“It’s really slow,” he said. “Capitol Hill is a busy place, but it’s a lot of hurry up and wait.”

Gibson exudes respect; he’s the sort of guy who uses phrases like “my old man,” thinks carefully about everything he says and keeps a low profile on the force. He hopes to join the Dignitary Protection Division, protecting specific lawmakers like his father had done.

But in some ways, he’s different from John Gibson — for one, he is more patient and reserved, said officer and family friend Jack DeWolfe.

“He’s just a great kid. He’s got a great heart. He’s really patient with people,” DeWolfe said. “I was just so proud when he came on this department and wanted to follow in his dad’s footsteps.”

In uniform, Gibson looks like the emblematic policeman. He’s clean-cut, slim, composed. But he’s also a tattooed skateboarding fan who listens to heavy metal bands with names like First Blood and Death Before Dishonor.

“My mom hates it,” he says with a smile.

However, his dedication to those closest to him shows up in his acts of rebellion: A tattoo on one side of his ribs spells “friends” while the other side reads “family.” There’s also the giant koi that wraps around his entire right leg.

He was never a jock or a fraternity brother, preferring instead to hang out with a small group of friends and attend the concerts of his favorite bands. He sometimes sees himself in the kids who skateboard around the monuments and feels a bit guilty for having to discipline them. But it’s his job, and he’s dedicated to doing it right.

“I can honestly say he’s a stand-up guy,” Howell said. “He puts forth an effort with everything that he does.”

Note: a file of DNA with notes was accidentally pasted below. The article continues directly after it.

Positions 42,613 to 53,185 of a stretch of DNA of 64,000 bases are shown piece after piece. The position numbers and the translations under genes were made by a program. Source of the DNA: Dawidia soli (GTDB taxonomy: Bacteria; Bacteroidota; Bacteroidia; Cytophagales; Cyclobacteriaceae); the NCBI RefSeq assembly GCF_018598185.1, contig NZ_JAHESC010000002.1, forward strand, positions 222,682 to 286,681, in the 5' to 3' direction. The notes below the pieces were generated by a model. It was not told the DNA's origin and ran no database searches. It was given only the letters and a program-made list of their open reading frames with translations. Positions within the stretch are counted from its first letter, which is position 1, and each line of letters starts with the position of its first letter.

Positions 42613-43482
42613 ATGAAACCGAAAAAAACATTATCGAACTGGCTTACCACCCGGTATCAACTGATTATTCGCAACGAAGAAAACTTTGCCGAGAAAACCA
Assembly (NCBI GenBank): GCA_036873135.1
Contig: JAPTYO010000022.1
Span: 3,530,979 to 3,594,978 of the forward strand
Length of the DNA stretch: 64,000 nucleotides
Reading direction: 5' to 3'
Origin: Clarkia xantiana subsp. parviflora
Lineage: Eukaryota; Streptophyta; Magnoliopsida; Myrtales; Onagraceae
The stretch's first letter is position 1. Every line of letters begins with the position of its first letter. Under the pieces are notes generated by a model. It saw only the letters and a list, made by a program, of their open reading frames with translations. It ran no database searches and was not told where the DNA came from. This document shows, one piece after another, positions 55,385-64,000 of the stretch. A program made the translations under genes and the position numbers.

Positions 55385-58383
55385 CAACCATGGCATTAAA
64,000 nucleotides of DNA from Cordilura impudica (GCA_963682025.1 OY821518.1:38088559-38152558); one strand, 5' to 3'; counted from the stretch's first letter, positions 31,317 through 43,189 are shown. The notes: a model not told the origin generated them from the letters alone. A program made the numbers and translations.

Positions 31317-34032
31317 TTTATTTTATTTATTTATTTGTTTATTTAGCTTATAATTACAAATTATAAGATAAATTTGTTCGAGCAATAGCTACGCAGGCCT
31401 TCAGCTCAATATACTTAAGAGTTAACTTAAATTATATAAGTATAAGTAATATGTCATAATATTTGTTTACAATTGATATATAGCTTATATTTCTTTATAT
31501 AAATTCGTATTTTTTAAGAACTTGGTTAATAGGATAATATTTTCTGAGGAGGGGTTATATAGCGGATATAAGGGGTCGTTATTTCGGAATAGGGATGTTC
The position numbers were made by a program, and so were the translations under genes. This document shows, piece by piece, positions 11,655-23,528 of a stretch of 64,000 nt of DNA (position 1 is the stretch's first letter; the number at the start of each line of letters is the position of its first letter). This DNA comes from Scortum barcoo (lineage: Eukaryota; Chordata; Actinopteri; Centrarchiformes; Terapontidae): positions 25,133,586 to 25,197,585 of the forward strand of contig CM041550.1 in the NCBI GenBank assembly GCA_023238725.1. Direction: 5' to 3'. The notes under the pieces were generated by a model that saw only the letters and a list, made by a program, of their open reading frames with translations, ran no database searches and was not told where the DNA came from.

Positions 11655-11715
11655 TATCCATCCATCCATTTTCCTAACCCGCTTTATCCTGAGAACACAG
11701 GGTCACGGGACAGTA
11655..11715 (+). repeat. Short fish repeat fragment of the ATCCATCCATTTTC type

Howell and Gibson grew up amid the same police environment, both of their fathers working the same hours on dignitary duty. After losing touch for a few years, the two reunited in police academy and now carpool to work together. They still live on the same street.

In that environment, becoming Capitol Police officers just seemed natural, Howell said.

“Just growing up in the family and stuff, you’re around it and you just take an interest in it,” he said. “It’s a different way of growing up.”

Several officers stayed close to the family after John Gibson’s death, and the Capitol Police department has kept up with them. The younger Gibson now hears stories about his father all the time and attends the Longest Yard football games.

Gibson admits that his mom, Lyn, was apprehensive about him pursuing the job his father died doing. But he isn’t afraid of terrorist attacks or violent confrontations, he said, though he’s also keenly aware of the possibility.

“That’s our job. If you’re not ready to deal with that realization, you’re not ready to be a Capitol Police officer,” he said. “It’s always in the back of your mind.”